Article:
The most recent posting on the fund's website, weeks before Zimmerman's acquittal, said that the fund ran out of money in late May but raised tens of thousands more after public requests for help.
A link to donate via PayPal didn't appear to be working on Tuesday.
In this latest scuffle, both Zimmerman and Scheibe called 911 and provided dueling descriptions to police dispatchers about the argument.
Scheibe accused him in the emergency call of pointing a gun at her, smashing a coffee table and then pushing her outside. Zimmerman also called dispatchers, flatly denying pointing a gun at her and blaming her for the broken table.
Scheibe told deputies the ordeal started with a verbal argument and that she asked Zimmerman to leave the house. Her account in the arrest report says he began packing his belongings, including a shotgun and an assault rifle. She says she began putting his things in the living room and outside the house, and he became upset. At that point, the report says, he took the shotgun out of its case.
Zimmerman told his girlfriend to leave and smashed a pair of her sunglasses as she walked toward the front door, the report says. Scheibe told deputies he pushed her out of the house when she got close to the door.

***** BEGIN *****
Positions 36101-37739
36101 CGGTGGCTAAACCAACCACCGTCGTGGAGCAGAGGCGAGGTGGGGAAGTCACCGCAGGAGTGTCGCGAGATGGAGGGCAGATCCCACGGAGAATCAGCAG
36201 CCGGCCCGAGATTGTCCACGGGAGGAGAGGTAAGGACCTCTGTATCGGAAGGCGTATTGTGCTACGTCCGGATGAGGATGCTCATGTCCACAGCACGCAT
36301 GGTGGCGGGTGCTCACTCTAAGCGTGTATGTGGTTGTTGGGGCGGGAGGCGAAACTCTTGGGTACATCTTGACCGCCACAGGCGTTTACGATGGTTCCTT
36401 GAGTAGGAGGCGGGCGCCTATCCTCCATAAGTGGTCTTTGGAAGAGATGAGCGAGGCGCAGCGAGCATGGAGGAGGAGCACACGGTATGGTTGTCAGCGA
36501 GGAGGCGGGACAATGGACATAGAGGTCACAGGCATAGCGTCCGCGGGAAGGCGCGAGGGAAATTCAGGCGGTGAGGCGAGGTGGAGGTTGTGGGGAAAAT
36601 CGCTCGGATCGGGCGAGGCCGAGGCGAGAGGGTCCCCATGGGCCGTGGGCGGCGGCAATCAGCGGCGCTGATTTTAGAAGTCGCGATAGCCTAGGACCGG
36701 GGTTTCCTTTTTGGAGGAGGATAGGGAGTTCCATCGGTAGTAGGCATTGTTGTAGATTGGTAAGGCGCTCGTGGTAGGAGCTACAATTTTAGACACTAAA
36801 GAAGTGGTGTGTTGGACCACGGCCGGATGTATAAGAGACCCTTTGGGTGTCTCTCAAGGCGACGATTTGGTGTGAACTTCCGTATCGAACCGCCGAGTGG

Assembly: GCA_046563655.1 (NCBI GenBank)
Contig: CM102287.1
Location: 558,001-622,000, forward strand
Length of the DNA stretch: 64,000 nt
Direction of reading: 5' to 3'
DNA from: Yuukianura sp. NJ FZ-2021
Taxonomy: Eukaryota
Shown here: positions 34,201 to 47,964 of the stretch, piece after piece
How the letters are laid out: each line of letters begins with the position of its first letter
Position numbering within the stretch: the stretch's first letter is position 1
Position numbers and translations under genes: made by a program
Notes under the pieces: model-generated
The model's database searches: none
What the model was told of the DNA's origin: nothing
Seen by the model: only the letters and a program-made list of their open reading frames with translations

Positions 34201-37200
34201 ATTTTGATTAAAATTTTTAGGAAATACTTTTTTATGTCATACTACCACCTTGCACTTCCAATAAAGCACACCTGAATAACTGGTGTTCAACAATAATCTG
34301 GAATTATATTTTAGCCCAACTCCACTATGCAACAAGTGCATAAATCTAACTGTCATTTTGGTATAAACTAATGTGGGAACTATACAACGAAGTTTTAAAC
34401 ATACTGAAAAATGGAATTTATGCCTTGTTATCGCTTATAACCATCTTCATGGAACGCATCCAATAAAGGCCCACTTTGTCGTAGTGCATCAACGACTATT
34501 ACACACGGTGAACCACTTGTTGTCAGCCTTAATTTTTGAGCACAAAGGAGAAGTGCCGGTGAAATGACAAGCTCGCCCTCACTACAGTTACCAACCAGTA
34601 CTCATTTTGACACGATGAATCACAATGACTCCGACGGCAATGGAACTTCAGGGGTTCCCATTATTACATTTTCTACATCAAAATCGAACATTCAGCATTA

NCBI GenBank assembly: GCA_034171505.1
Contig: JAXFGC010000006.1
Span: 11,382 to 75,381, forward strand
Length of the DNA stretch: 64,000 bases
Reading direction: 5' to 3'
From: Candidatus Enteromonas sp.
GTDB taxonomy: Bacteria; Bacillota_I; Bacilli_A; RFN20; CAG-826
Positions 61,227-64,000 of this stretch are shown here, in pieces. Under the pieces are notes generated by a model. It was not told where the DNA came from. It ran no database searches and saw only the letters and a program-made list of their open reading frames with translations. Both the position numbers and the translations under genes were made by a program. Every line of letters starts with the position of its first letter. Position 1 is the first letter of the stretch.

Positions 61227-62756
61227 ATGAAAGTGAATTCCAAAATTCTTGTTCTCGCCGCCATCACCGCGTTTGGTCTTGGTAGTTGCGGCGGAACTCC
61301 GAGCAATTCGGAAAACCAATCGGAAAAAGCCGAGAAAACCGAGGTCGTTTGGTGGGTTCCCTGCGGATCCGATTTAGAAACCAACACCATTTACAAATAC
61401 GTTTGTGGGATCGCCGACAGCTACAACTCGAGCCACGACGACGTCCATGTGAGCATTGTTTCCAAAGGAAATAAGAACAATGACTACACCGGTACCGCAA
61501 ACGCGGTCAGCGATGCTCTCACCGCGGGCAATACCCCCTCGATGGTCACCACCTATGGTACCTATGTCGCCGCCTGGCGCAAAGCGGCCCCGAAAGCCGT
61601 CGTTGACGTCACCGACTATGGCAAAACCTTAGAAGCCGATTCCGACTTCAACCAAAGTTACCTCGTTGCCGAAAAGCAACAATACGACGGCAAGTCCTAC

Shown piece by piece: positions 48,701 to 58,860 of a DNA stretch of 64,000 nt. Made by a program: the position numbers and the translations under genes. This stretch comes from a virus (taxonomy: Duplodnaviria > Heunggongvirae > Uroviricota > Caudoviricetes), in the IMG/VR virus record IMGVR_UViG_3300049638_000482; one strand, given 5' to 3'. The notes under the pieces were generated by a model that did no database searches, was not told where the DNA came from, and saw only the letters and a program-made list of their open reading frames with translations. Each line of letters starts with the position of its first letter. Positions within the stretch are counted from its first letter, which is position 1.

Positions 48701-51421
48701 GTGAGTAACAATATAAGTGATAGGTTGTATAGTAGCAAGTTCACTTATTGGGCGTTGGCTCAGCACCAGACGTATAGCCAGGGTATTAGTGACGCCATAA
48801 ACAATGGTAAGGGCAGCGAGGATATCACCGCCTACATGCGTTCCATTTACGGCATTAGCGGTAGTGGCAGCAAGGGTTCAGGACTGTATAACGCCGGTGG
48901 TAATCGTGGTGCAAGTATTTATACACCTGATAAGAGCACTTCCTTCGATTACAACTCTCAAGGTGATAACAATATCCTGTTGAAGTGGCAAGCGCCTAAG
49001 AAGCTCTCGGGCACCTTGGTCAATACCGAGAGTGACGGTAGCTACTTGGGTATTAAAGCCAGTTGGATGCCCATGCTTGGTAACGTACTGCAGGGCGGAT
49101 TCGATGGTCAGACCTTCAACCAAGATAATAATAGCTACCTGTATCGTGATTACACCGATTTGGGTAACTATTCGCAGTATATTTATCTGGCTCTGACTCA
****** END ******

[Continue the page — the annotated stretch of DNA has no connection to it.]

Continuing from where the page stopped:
"You point your gun at my fricking face," Scheibe is heard telling Zimmerman on a 911 call. "Get out of my house. Do not push me out of my house. Please get out of my house."
Seconds later, she told the dispatcher, "You kidding me? He pushed me out of my house and locked me out. ... He knows how to do this. He knows how to play this game."
Moments later, Zimmerman called 911 from inside house to tell his side of the story.
"I have a girlfriend, who for lack of a better word, has gone crazy on me," Zimmerman said.
Zimmerman then said he never pulled a gun on his girlfriend and that it was she who smashed a table at the home they shared. He also told the dispatcher that Scheibe was pregnant with their child and that she had decided she would raise the child on her own. When Zimmerman started to leave, "she got mad," he said.
Seminole County Sheriff's Office Chief Deputy Dennis Lemma said at a news conference that Scheibe wasn't pregnant. He also said Zimmerman was compliant and unarmed when deputies came to the house.